The fourth installment of the seemingly infinite Transformers franchise has made an estimated $100 Million for its opening weekend domestic haul, according to Box Office Mojo. It’s the second biggest opening for the Michael Bay helmed franchise, slightly behind Revenge of the Fallen‘s $108 Million and slightly higher than Dark of the Moon‘s $97 Million opening numbers. Reportedly the kickstart of a second Transformers trilogy, Age of Extinction has thus far made $200 Million overseas, moving its worldwide tally to a cool $300 Million. If history is any indication, Extinction has a good shot at closing in towards $1 Billion overall.
Though it’s tempting to suggest that Age of Extinction will lose quite a bit steam thanks to universally poor reviews, the Transformers movie series is notorious for making bucket loads of cash despite the better judgement of professional movie critics. The two previous installment were equally panned, but still managed to break box office records. With a Metacritic aggregate review of 31 and a 17% “Rotten” rating on Rotten Tomatoes, Age of Extinction has the worst reviews of any Transformers film, though at this point anything Michael Bay related is probably critic-proof. Movie-going audiences love giant robots and explosions, and word-of-mouth isn’t nearly as bad as should be expected; Age of Extinction has a CinemaScore of “A-,” likely due to an enthusiastically naive pre-teen target demographic.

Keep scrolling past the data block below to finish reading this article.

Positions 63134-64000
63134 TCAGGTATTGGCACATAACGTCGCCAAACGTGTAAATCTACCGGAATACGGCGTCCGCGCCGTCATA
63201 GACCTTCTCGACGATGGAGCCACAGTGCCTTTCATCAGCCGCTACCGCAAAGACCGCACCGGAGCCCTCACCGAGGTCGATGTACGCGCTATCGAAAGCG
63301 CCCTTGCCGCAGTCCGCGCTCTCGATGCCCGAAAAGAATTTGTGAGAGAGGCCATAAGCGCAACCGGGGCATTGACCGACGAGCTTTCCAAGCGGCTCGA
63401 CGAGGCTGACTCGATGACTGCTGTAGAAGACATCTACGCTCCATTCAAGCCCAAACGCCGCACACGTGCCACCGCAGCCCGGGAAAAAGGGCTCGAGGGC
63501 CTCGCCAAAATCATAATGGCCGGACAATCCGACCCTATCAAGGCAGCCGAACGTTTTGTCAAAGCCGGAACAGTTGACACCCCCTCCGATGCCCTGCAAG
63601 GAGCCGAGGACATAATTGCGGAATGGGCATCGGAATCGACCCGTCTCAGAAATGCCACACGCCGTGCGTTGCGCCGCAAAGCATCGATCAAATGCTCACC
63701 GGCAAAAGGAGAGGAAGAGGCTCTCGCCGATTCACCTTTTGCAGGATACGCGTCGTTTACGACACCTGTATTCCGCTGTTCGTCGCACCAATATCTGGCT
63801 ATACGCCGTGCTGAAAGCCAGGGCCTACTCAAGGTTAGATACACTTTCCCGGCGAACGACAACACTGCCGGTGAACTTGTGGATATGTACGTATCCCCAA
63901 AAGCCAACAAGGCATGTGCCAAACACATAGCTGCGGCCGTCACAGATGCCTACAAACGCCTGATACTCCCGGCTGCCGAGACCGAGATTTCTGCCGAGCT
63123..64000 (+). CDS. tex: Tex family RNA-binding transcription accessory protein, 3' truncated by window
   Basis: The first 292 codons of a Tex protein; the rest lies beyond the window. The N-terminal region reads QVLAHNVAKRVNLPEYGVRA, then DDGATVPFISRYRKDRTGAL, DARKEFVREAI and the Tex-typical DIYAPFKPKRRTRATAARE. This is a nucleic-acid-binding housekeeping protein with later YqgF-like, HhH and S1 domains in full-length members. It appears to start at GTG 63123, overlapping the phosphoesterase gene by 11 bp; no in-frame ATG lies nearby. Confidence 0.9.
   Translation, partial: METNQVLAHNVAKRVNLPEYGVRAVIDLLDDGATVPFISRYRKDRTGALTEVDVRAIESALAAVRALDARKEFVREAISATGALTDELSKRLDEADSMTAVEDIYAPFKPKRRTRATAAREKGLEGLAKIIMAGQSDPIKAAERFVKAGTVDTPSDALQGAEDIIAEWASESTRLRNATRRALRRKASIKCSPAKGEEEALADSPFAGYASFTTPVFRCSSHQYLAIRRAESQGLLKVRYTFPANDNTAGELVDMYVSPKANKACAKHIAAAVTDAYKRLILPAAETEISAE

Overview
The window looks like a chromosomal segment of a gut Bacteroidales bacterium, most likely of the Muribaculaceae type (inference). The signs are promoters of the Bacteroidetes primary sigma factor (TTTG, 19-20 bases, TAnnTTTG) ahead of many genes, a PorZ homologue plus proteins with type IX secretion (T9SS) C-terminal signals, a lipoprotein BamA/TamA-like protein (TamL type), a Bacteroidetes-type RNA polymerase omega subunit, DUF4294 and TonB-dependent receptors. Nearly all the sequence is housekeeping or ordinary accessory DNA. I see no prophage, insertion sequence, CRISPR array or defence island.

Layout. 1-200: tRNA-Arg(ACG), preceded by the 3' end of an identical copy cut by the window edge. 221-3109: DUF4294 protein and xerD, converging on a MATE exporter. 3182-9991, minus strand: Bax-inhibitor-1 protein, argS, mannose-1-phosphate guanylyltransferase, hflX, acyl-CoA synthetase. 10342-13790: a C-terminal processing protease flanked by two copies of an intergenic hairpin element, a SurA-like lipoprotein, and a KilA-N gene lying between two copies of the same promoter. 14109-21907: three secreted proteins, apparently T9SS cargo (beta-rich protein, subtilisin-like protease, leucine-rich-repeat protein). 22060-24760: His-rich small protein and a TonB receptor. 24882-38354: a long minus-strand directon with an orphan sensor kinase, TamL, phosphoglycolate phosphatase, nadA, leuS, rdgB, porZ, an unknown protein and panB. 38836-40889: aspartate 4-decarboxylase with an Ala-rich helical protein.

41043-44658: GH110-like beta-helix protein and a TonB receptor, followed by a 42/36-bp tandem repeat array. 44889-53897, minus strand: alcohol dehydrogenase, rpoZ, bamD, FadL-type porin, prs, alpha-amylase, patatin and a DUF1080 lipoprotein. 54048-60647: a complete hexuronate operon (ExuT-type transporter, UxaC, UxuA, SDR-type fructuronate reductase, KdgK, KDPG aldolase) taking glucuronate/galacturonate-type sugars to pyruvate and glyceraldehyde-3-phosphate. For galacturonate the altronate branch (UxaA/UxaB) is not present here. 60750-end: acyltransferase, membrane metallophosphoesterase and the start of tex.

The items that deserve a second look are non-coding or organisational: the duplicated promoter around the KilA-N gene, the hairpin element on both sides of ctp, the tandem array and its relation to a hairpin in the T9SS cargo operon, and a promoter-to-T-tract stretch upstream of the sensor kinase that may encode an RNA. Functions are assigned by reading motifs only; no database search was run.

Age of Extinction was touted as a “reboot” of sorts, and it features an entirely new cast of human characters including Mark Wahlberg, Nicola Peltz (of Bates Motel fame), Kelsey Grammer and the great Stanley Tucci. This is the second time Wahlberg has worked with Michael Bay; he starred in the director’s 2013 “small” film, Pain and Gain.
Cynics have often cried foul at the success of the Transformers films, and for good reason: they seem to progressively get worse, but predictably make tons of money, giving Paramount Studios no reason to effectively breathe new life into a series that arguably has a great deal of potential. Sure, the entire concept is based around a Hasbro toy line, but Transformers has rich, imagination-driven mythology on its side. With better writing and direction, there’s no reason as to why the stories of giant alien robots can’t be made into decent movies. Nobody’s asking for transcendent cinema here–everything about Transformers has always been completely ridiculous–but pulpy, seemingly nonsensical sci-fi has been the backbone of many an excellent film (Pacific Rim and several Marvel movies come to mind). There’s no reason they can’t do better, but they won’t as long as there’s money to be made in substandard mediocrity. It really is a shame.